Friday, October 15, 2021

"Emelia Rigl in Sepia" (watercolor on paper; 12" x 9")

I decided to blog about my online Zoom classes with the Art League School. This is what we did in the second week of the fall term for my "Watercolor Portraits" class. We worked on a sepia value study of "Emelia Rigl," who was a New York stage actress in the 1870's. Below is the reference photo for the project.

The first order of the day was do a demo of a three-quarter female portrait drawing, using "Emelia Rigle" as the reference. My drawing below doesn't quite look like her, but hey, you get the idea. (There is too much information to give you a short summary, so please watch the recording to get to the bottom of the business!) At the bottom is the demo drawing.

Then we started the main lesson of the day. We used only burnt sienna (my favorite is Daniel Smith) and cobalt blue. In the value scales, the value 1 is the white of the paper (highlights). The value 7 is as dark as it gets with the mixture of these two colors. The value 9 is black (for the pupils). The high-key paintings crowd around highlights and mid tones; the low-key paintings lack highlights and crowd around mid tones and darks. We won't be using nine values; you can do a convincing portrait with five or six values.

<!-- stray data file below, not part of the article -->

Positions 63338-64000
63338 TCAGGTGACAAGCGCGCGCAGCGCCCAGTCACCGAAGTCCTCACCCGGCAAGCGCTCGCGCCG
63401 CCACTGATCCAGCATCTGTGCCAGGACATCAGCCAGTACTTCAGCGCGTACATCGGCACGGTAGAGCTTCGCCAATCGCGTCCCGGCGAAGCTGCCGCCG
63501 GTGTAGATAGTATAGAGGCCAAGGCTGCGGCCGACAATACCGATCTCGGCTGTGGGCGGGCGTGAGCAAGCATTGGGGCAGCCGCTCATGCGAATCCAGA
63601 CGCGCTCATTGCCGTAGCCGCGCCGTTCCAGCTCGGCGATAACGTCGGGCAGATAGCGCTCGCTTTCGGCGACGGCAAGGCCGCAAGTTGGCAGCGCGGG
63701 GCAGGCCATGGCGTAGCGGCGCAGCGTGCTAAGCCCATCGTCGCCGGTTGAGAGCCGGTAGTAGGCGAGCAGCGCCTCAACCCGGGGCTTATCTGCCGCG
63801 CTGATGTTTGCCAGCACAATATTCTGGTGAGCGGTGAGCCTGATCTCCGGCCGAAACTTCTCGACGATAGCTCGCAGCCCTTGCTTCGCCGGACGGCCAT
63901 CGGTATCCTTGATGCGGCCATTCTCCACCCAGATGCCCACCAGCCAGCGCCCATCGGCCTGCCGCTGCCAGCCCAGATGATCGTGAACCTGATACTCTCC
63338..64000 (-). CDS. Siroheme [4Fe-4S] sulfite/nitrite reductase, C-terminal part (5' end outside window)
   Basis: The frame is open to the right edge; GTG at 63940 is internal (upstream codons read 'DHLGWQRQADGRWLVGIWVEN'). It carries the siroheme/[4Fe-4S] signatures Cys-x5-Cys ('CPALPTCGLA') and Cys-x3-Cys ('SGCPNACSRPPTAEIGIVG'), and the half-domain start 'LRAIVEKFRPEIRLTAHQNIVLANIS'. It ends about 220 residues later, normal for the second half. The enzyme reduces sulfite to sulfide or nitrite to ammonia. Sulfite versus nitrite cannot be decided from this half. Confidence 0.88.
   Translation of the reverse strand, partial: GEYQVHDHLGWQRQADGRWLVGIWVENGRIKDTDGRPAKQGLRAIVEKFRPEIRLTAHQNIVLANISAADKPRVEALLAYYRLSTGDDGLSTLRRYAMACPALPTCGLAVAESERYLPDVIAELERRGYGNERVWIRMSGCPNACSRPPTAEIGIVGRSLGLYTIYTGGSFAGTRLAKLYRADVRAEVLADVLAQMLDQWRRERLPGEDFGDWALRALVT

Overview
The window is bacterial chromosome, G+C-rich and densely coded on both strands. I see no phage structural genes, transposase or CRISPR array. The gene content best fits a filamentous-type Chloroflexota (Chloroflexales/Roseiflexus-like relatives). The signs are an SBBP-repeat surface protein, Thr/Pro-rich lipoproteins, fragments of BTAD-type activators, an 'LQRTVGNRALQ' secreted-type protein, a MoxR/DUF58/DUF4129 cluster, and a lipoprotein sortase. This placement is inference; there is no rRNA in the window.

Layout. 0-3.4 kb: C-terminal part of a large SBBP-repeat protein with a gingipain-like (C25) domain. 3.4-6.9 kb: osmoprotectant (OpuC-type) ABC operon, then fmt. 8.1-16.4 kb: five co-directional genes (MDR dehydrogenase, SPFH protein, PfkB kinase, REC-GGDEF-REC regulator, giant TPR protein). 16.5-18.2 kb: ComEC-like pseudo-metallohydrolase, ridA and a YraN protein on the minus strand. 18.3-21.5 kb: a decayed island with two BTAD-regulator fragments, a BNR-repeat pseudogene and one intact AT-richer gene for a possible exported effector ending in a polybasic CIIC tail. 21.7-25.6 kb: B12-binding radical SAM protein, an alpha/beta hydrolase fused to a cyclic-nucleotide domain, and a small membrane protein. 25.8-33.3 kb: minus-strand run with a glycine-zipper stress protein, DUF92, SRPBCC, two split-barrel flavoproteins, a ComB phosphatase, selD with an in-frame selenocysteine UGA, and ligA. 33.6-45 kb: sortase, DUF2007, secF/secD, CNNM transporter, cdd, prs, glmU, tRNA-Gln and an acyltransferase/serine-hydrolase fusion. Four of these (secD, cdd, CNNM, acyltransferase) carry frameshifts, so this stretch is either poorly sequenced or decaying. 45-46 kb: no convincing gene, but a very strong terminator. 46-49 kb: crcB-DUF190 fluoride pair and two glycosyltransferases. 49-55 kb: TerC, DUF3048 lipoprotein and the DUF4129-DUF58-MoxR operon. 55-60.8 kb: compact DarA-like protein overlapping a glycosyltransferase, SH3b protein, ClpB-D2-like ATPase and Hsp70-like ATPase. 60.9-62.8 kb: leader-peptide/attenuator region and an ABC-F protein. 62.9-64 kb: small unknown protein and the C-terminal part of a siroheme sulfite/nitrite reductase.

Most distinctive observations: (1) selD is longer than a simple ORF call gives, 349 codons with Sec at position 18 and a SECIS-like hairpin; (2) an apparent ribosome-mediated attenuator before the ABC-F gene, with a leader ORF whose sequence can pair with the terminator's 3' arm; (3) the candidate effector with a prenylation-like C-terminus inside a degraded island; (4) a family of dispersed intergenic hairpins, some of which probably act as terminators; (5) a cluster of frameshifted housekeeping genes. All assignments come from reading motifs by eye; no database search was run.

I first painted the background with the mid-tone wash (slightly bluer on the left side). After drying it thoroughly, I started with the lightest wash, covering the entire area of the subject, except the lightest parts (highlights, including the catchlight of her left eye). Don't make this layer too dark and please make it more brown than blue!

In between layers, dry the paper thoroughly. We are glazing, so paper should be bone dry. At each stage, I mixed a slightly darker batch by adding a little more of each paint; mix more than you think necessary. The skin tones are four layers. By the fifth layer, I got everything done, except the pupils, for which you can use black. The hair and black ribbons are the next darkest.

Below is my sample painting. We did an exit poll on which version you like better: the demo or the sample. We all liked the first one (demo); it's punchier! 

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